• Reflect on your reaction style: Spend some time mindfully assessing what kinds of anger experiences you have. Do your symptoms and behaviors fall under irritability? Are you more hostile than irritable? What about anger attacks? Does this behavioral reaction sound or feel familiar to you? Do you have one, more or all?

  • Identify your Triggers: Learn what issues and experiences press your buttons. Do current events overwhelm you? Talk of politics or other subjects? Family gatherings? If so, limit your exposure to these moments, or find ways to dilute your one-on-one time within such experiences. Finding a way to balance life within and around your triggers will help soften negative feelings.

  • Problem Solve: When you’re irritable, hostile or in the midst of an anger attack, have a set of techniques to soothe you into a greater sense of well-being. Take a walk. Listen to music. Spend some time alone to decompress. Journal your feelings. Feed your senses in meaningful ways. Find a solution to the discussion, issue or table things until you feel less angry.

  • Forgive yourself: Make allowances to forgive yourself when these negative emotions and behaviors arise. Depression often results in regulatory difficulties with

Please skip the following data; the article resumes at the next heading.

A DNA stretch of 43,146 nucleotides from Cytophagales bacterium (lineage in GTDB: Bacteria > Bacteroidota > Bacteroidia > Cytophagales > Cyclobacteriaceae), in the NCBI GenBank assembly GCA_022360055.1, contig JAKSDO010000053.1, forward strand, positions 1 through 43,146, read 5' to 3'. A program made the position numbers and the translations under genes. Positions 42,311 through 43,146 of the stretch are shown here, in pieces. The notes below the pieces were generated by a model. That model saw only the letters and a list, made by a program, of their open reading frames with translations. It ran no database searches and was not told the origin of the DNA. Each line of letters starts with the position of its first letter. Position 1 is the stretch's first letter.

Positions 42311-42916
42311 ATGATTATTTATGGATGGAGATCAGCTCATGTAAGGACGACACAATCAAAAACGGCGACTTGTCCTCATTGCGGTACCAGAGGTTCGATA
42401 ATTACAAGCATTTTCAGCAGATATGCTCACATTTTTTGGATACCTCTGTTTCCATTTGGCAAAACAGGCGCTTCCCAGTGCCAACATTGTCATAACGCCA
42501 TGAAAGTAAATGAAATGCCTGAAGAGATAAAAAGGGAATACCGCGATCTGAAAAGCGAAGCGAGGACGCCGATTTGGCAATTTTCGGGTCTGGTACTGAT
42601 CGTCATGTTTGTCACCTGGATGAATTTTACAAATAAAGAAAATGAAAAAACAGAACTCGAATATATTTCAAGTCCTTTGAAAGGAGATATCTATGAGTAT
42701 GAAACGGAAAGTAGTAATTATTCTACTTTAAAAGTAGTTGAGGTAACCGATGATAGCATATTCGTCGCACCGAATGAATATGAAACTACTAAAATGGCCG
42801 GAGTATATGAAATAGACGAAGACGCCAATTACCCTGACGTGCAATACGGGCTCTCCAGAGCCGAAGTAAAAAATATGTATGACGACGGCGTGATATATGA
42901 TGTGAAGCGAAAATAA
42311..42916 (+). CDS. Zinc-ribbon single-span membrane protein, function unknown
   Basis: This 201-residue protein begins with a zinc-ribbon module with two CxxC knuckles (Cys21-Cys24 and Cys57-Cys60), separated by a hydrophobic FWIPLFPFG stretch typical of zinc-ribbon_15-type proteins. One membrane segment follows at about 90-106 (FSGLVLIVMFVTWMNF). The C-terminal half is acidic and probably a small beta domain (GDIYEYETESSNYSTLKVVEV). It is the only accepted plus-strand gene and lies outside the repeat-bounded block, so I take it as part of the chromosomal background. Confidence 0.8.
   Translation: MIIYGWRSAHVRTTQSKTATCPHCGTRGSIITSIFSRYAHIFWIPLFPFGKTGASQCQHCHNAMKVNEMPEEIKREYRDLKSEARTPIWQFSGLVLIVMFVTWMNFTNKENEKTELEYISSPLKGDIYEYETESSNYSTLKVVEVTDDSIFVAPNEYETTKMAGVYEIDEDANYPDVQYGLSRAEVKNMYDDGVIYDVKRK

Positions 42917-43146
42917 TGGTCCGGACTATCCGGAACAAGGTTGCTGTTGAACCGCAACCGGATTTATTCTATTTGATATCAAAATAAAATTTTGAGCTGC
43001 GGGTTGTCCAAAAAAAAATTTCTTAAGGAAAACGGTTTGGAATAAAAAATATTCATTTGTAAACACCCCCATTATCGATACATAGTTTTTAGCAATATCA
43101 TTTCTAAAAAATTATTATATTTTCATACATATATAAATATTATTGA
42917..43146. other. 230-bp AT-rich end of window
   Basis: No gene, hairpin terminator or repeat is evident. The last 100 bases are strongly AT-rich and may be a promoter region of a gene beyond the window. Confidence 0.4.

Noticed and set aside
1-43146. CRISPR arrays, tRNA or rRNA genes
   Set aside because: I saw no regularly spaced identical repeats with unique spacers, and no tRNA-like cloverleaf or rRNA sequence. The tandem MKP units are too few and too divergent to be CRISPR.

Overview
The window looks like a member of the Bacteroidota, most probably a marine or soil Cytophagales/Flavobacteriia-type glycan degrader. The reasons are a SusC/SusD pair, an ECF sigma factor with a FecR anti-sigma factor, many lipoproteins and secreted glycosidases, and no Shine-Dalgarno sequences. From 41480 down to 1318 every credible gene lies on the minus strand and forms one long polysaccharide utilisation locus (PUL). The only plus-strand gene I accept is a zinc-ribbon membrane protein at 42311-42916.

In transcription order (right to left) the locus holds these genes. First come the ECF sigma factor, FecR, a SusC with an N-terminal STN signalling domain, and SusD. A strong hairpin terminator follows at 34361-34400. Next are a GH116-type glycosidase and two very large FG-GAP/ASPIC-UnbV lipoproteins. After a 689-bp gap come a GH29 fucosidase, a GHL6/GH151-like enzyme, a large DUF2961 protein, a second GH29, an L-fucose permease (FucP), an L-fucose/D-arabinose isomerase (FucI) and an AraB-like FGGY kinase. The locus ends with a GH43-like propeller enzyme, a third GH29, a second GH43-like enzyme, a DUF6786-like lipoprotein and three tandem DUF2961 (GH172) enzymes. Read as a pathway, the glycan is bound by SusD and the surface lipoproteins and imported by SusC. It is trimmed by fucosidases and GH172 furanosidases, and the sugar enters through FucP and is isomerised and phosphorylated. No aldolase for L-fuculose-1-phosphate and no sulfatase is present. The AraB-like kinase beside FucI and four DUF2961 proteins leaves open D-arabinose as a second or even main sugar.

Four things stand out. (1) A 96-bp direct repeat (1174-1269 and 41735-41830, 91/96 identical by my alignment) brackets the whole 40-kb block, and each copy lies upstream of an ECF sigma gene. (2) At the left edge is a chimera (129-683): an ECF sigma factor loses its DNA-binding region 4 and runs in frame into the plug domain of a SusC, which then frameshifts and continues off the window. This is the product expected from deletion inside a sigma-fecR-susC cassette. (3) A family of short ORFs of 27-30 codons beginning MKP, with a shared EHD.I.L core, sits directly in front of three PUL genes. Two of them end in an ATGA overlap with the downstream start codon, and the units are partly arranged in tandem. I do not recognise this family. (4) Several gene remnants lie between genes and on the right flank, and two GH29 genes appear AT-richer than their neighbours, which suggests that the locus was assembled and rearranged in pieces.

thoughts and emotions. Sometimes you may be able to control yourself, while other times it may be hard to do.

  • Repair your connections: Don’t forget to spend time repairing any ruptures or misunderstandings your irritability, hostility or anger attacks causes. Be accountable with an appropriate “I’m sorry” – but don’t use your illness as a get-out-of-jail-free card.

Deborah Serani, Psy.D. is a psychologist and an award-winning author. Visit her at

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About the Author: Dr. Deborah Serani – Contributor

Dr Deborah Serani Mental Health Foundation contributor headshotDr. Deborah Serani is a psychologist, a professor at Adelphi University in New York and an award-winning author.

Dr. Serani is also a go-to media expert, a TEDx speaker, writes for Psychology Today and has worked as a technical advisor for the NBC television show Law & Order: Special Victims Unit. A recurring character was named after her – Judge D. Serani – as a nod to her technical work.